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Cool Old Twin 6-71 DC Generator

AngrySailor

Subscriber
Last Subscription Date
01/31/2020
So I transferred to a different ship, all kinds of cool new old equipment! This was used to power her DC winches and accessories. It’s still functional but there is a BIG AZZ rektumfrier installed so the old generator is back up only. Can’t wait to run a work out session on her:crazy::D
 

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RobW

Subscriber
Last Subscription Date
06/11/2019
Re: Cool old twin 6-71 DC generator

How are they tied together, gear drive, sprocket and chain?
 

AngrySailor

Subscriber
Last Subscription Date
01/31/2020
Re: Cool old twin 6-71 DC generator

Looks like a gear drive. It has an oil sump but could be a wet chain also. I just got here yesterday haven’t worked on it yet. Name plate shows 1.33:1 ratio. Each engine has a clutch.
 

Vanman

Subscriber
Last Subscription Date
06/10/2020
Re: Cool old twin 6-71 DC generator

GM also built quad 671 power units. :cool:

That generator is SWEET! I couldn't quite make out all of the nameplate. Could you post the data? :D
 

Power

Registered
Re: Cool old twin 6-71 DC generator

Tell us about the antique ship you are now on - when built, current power plant, AC gens...., or give name so we can look it up.
 

K-Tron

Registered
Re: Cool old twin 6-71 DC generator

Three of my older Detroit Diesel friends had worked at Great Lakes Diesel way back when. Lowell was one of the best Detroit Diesel mechanics they had. Lowell has since passed on, but Dan R. and Ed W. are still alive and might remember this twin pack when it was new. Thank you for sharing. I hope you can post a video when it is time to run those old girls. A Twin and Quad pack are so on my want list when I have my own building to store stuff.

Chris
 

Vanman

Subscriber
Last Subscription Date
06/10/2020
Re: Cool old twin 6-71 DC generator

It's a shame the original steam equipment was scrapped, but I suppose it reached a point where it was not economical to repair, or the heavy oil had caught up to diesel in price?

Interestingly those GE engines seem to be practically identical to the ones in the locomotives I used to ride around on. They were also V-16, and 1050 rpm, but 4400 hp. Actually, 4400 hp at the wheels, I believe around 4500 hp at the flywheel. Wonder why the marine ones would be lower? Maybe longer hours at full power? Locomotives usually get a breather sooner or later due to curves or lessening grades. But they hammer away at ~15 mph on Cajon Pass for quite a good long time to get to Summit. :D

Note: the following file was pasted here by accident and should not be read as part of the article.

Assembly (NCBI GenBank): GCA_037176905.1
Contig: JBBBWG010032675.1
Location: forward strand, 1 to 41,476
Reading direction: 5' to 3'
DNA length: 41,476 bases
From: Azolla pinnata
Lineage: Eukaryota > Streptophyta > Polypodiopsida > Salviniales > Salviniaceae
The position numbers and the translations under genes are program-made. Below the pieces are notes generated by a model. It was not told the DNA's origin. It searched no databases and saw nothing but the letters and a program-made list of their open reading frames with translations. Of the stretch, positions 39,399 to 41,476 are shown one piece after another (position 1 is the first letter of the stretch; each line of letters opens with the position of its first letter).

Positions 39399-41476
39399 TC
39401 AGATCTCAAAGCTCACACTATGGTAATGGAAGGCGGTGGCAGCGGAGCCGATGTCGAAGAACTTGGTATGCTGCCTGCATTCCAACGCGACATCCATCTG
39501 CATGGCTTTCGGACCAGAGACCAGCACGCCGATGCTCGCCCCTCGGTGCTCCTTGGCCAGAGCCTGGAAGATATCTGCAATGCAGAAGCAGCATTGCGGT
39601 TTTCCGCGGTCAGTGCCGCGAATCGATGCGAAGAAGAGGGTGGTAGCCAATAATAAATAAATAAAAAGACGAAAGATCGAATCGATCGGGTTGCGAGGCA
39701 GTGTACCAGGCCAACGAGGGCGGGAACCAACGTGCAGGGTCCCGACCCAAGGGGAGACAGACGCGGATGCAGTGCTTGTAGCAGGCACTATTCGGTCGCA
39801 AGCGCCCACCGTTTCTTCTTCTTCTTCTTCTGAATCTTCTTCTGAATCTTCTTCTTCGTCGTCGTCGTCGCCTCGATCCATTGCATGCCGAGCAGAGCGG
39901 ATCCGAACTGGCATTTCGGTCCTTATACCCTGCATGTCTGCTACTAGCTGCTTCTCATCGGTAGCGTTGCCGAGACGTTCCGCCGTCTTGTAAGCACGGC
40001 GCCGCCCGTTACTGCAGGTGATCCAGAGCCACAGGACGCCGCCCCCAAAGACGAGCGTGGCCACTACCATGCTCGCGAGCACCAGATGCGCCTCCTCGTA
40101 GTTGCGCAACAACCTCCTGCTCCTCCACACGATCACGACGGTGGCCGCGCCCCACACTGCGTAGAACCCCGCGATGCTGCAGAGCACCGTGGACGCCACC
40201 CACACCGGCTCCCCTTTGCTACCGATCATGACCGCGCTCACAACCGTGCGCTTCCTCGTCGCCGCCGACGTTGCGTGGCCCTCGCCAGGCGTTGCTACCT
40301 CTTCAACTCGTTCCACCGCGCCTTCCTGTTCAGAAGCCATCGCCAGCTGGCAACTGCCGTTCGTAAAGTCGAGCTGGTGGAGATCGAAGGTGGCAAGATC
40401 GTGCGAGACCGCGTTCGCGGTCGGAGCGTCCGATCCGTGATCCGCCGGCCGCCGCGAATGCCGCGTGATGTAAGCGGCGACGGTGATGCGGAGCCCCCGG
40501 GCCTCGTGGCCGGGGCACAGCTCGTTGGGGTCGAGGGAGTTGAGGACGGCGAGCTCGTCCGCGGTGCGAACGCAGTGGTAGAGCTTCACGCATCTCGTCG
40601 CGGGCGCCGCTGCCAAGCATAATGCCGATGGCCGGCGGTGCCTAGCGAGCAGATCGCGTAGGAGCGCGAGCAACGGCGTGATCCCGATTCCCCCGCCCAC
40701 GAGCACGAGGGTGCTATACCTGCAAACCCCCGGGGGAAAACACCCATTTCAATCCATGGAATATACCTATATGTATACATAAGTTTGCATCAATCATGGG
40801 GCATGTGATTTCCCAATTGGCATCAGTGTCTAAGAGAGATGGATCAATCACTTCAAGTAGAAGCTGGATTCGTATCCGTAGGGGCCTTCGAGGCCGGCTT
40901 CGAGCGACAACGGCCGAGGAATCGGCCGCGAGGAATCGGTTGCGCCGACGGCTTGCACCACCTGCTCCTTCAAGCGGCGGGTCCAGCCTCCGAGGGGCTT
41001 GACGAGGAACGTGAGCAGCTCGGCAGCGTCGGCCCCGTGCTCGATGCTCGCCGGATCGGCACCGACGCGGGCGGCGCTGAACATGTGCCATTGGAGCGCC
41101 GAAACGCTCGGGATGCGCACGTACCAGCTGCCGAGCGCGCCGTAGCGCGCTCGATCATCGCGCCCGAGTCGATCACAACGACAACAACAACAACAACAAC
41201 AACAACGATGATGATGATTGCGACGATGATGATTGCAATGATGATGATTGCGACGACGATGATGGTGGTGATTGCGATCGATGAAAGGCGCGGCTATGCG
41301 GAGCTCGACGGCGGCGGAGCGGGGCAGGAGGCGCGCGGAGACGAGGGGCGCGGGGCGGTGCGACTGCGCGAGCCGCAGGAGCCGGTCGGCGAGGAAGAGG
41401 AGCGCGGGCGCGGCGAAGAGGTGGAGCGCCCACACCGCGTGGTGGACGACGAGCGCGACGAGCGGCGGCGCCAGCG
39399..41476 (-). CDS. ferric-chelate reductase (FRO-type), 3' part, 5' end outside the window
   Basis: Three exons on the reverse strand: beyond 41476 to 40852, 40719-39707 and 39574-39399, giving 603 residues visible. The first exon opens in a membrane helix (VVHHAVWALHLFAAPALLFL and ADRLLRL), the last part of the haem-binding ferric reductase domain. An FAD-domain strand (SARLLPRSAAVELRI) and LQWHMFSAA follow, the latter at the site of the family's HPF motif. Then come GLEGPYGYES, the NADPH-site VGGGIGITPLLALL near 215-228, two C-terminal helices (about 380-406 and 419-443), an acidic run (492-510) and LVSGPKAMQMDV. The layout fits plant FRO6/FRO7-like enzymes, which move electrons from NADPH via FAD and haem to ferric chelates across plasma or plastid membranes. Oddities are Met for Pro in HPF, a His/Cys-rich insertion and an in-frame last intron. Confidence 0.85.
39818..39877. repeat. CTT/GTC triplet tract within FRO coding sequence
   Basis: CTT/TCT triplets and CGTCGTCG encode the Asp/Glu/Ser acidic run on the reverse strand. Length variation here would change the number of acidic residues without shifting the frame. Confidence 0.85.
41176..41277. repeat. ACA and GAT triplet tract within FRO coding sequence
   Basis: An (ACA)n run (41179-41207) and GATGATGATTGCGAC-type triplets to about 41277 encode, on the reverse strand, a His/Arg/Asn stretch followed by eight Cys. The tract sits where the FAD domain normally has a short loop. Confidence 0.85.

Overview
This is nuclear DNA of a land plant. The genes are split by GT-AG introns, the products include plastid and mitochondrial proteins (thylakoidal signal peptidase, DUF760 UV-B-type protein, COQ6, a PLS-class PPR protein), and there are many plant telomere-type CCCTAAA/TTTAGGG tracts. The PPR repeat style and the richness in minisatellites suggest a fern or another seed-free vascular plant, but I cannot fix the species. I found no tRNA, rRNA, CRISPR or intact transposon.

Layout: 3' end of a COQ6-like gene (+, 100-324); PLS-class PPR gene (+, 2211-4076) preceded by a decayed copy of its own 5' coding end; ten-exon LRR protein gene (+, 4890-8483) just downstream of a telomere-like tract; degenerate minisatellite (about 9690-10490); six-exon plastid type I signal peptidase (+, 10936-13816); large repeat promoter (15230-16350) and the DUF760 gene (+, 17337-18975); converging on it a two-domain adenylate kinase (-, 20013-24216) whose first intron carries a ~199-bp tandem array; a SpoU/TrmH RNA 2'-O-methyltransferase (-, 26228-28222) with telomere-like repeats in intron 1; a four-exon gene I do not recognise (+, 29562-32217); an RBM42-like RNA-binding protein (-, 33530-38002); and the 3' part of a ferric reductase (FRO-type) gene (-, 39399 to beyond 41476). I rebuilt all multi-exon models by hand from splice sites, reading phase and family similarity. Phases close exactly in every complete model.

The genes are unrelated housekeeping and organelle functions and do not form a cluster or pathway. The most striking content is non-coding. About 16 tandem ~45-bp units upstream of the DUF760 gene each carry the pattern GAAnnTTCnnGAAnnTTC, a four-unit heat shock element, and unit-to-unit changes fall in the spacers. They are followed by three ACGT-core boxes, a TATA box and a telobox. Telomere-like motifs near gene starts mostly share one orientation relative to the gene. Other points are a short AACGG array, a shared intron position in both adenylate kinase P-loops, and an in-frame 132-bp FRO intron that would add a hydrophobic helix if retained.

AngrySailor

Subscriber
Last Subscription Date
01/31/2020
Re: Cool old twin 6-71 DC generator

I’m not sure about the lower rating. This is my first GE powered ship. It is a locomotive engine though.

Steam Went the way of the dodo due to fuel economy. This shop likely burned about 60 ton per day of heavy fuel when she was a steamer, probably 20 ton per day to maintain steam in port. If I had to guess this GE likely uses a little over 10 ton per day at full away and nothing in port. Pretty big difference in fuel consumption... not may steam ticketed engineers left either. I bet Power could explain a lot better, he’s a steam engineer!
 

The Diesel Doctor

Subscriber
Last Subscription Date
12/28/2019
Re: Cool old twin 6-71 DC generator

WOW, nice looking unit. Noticed in your pic#3 that they have limiting speed governors with the normal and battle speed control covers. In pic#4 looks like there is a electronic governor that controls the linkage to the L/S governors that maintains the required RPM for the generator as a hydraulic one would. AL
 

AngrySailor

Subscriber
Last Subscription Date
01/31/2020
Re: Cool old twin 6-71 DC generator

WOW, nice looking unit. Noticed in your pic#3 that they have limiting speed governors with the normal and battle speed control covers. In pic#4 looks like there is a electronic governor that controls the linkage to the L/S governors that maintains the required RPM for the generator as a hydraulic one would. AL
Yes, that’s a Woodward UG-8 I believe, mechanical/hydraulic governor. It is just controlling the two Detroit governors via a bell crank arrangements. It looks like you can engage one, both or either Detroit governor to be controlled by the Woodward. I really haven’t looked at this in any detail other than “WOW NEAT-O”. I’ll snap a couple more pics tomorrow and have a better look.